THANKSGIVING: A Day of Grief and Joy

Thanksgiving is a secular holiday emphasizing a godly discipline, yet many Christians still have much to learn about being a thankful people. In Nehemiah 8:9–12, we are confronted by our need to rejoice for the blessings of our Lord. When we read His Word and become truly aware of what God has done for us, we should have the reactions found in this passage.

There must be repentance. The reading of the Law made the people keenly aware of their failure and guilt, and caused them to weep and mourn. As God’s Word was spoken, they became deeply convicted. When was the last time we experienced this reaction? While our grief must be short-lived, we must feel the grief of our sin in order to be truly thankful.

There must be thankful reverence. We all have unique ways of acknowledging God’s power and presence. Some people cry, others shout, and some just stand in awe. When the Levites said to the people, Be quiet, for this day is holy (v. 11), they were expressing the rare insight that reverent silence itself can be a positive response to the presence and greatness of God. How long has it been since you took the time to express thankful reverence? We seem to have lost a sense of this and we need to recapture it.

There must be joyful thanksgiving. The reading of the Law was an occasion for joy and thanksgiving in ancient Israel, not of grief and sadness (Psalm 19:7–10). The relationship with God proclaimed by the Bible is never a burden to be borne, but an opportunity for genuine joy and spiritual fulfillment. It is also an opportunity to share God’s goodness. When we see the good that God has done, we must rejoice. When we recognize His sacrifice, it must bring joy!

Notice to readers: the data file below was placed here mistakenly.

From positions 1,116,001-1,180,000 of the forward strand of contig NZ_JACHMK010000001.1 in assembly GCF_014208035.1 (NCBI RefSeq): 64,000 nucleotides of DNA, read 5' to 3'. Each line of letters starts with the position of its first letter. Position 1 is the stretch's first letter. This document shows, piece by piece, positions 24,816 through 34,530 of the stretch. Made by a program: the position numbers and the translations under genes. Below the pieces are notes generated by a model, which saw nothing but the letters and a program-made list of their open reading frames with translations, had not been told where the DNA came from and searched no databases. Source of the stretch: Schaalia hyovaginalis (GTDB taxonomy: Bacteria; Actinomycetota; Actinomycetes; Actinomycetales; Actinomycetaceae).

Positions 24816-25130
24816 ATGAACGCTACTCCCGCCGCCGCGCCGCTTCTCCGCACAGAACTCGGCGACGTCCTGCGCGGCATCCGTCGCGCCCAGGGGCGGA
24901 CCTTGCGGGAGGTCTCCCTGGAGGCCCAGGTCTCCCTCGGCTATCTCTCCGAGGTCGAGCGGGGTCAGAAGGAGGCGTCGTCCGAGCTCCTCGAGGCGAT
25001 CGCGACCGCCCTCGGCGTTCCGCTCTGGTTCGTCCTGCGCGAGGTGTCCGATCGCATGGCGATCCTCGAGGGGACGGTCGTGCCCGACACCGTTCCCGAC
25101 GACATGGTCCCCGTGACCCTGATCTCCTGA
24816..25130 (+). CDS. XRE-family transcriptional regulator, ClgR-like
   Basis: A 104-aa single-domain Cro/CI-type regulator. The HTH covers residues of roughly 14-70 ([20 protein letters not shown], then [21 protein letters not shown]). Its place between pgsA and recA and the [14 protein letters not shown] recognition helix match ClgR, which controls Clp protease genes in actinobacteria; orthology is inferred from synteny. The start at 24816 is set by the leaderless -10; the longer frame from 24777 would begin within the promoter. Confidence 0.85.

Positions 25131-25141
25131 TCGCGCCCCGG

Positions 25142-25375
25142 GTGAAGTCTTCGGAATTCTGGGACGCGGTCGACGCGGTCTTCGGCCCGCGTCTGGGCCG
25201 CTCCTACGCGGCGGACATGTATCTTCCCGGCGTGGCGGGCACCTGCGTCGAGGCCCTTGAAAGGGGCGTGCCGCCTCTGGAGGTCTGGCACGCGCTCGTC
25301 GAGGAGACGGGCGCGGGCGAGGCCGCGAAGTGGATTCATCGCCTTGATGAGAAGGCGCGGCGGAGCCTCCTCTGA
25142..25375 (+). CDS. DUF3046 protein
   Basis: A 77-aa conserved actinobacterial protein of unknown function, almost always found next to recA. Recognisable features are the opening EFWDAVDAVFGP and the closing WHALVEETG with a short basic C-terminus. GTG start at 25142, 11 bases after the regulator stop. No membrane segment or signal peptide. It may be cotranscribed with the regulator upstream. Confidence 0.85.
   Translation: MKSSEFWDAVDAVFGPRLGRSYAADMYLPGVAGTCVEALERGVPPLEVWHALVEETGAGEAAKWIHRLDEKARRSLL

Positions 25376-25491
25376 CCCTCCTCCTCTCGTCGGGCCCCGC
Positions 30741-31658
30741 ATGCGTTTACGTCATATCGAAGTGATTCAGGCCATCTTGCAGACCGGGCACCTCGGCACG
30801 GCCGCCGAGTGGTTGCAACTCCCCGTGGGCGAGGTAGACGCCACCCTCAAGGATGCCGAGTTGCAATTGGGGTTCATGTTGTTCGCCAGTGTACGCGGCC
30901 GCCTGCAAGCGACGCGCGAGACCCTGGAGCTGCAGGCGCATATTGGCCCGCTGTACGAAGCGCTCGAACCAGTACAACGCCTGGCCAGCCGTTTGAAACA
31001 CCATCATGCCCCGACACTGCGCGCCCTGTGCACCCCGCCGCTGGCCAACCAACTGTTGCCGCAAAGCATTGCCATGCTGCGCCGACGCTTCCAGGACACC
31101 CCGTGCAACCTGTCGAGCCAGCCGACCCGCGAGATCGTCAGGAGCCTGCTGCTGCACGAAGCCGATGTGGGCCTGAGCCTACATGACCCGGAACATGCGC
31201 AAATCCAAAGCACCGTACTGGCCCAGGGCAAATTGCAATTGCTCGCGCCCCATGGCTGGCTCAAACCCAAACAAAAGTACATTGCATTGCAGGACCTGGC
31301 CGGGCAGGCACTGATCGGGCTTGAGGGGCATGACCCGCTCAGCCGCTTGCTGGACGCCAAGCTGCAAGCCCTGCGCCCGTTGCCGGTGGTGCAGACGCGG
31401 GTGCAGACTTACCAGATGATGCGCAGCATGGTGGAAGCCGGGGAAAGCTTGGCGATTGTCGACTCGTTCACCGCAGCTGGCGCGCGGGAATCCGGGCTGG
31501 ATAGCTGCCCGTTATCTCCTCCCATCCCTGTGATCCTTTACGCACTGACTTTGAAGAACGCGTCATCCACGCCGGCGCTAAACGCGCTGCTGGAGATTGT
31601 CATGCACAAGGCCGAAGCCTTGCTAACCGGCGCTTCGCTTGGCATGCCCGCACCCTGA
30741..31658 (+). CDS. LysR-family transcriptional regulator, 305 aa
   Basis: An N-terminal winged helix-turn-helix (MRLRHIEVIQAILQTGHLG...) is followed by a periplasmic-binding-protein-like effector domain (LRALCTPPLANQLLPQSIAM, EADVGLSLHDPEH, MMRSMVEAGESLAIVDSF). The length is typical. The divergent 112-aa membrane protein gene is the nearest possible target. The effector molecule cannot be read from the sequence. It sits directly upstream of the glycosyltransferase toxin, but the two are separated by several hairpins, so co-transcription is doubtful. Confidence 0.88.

When the author said the joy of the LORD is your strength, (v. 10) he was expressing a profound truth for all generations. In the midst of a cold world of hate, despair, and sin, we have a refuge. When you reach the point of joyful thanksgiving to the Lord, you have found a refuge of warmth, love, and forgiveness.

Thus the real Thanksgiving is a day of grief, confronting our sin, and joy, knowing that Christ’s sacrifice has covered that sin and provided a refuge for believers. Let us learn to be a truly thankful people this Thanksgiving season, experiencing repentance, reverence, and joy so that we may come face-to-face with God’s loving care.

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